For three years Rico Scagliola and Michael Meier have been taking candid photographs of people from all walks of life and of every age in public and semi-public urban spaces: on streets and city squares, in cafés and bars, train stations and airports, stores and shopping centers. In the tradition of subjective street photography, they explore everyday rituals and self-presentation strategies, observing how the boundaries between public and private spheres are increasingly blurred by the new media. The photographs reveal how people of a Western stamp, by and large emancipated from overarching ideologies and procrustean social norms, strive to display their unique identities, but there’s simply no getting away from all-engulfing mainstream culture. The excessive demands of the will to individuality are exacerbated by the ubiquitously homogenized and commercially optimized architecture of urban centers with their promise of transparency and stability. The individual has a hard time eluding the controlling influence of urban planning.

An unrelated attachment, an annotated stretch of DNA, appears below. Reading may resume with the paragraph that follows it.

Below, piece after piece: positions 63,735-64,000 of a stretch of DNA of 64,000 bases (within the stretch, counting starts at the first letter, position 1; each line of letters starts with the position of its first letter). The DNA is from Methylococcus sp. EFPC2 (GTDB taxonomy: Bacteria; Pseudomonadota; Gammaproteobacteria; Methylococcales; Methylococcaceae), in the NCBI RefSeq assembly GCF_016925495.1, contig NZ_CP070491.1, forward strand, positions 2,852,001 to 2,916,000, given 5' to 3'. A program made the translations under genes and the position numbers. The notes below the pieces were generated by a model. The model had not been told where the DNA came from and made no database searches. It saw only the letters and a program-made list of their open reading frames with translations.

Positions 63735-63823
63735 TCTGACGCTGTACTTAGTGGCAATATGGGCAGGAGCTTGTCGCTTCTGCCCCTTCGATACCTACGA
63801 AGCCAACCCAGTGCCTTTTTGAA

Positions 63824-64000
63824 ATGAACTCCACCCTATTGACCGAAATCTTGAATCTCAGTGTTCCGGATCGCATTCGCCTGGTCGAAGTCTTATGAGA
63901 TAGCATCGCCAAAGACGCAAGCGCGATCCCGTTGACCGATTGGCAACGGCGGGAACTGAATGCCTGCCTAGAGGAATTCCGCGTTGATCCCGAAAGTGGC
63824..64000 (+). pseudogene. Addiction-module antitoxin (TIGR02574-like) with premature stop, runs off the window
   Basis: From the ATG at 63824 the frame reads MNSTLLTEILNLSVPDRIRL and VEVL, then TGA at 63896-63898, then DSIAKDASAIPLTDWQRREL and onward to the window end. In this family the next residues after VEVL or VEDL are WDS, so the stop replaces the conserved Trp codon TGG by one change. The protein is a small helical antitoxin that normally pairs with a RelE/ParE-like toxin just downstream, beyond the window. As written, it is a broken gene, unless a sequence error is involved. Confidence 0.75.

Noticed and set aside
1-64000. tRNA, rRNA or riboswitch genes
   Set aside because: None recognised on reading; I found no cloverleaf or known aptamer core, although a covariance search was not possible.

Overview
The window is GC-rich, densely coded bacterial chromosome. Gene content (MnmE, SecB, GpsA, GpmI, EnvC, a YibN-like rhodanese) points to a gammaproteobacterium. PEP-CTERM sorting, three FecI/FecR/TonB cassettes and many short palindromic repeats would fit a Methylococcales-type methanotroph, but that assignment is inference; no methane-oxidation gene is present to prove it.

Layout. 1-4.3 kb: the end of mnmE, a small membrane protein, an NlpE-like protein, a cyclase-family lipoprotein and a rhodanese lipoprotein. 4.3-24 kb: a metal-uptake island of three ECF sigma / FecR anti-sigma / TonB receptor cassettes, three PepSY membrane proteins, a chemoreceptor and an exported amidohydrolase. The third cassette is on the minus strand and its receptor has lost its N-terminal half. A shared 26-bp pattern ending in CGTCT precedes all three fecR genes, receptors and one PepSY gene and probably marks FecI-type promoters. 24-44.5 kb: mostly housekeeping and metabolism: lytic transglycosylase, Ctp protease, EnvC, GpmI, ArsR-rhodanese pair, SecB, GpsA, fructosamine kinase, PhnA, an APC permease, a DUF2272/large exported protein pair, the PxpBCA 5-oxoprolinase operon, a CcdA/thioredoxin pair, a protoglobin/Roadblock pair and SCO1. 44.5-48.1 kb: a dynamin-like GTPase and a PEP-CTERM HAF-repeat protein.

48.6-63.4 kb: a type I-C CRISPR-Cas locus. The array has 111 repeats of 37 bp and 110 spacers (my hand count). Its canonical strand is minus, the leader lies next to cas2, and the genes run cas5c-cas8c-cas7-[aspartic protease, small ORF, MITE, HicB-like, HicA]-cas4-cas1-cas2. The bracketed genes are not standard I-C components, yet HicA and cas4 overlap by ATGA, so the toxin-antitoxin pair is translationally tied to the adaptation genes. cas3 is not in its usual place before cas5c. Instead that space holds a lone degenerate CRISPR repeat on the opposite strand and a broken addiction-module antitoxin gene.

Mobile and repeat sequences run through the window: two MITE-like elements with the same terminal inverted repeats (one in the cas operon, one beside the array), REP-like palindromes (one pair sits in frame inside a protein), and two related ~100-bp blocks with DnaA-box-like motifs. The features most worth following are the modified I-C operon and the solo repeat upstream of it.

The spoken-word fragments beside the photos contain snatches of conversations overheard in the street or exchanges with friends as well as passages from monologues on Youtube channels. Their accounts of ordinary everyday experience immerse the reader in a (main)stream of consciousness.
The pictures and texts combine to yield an overall view of transnational society, a loose sequence of genre paintings, a comédie humaine of the present day and age.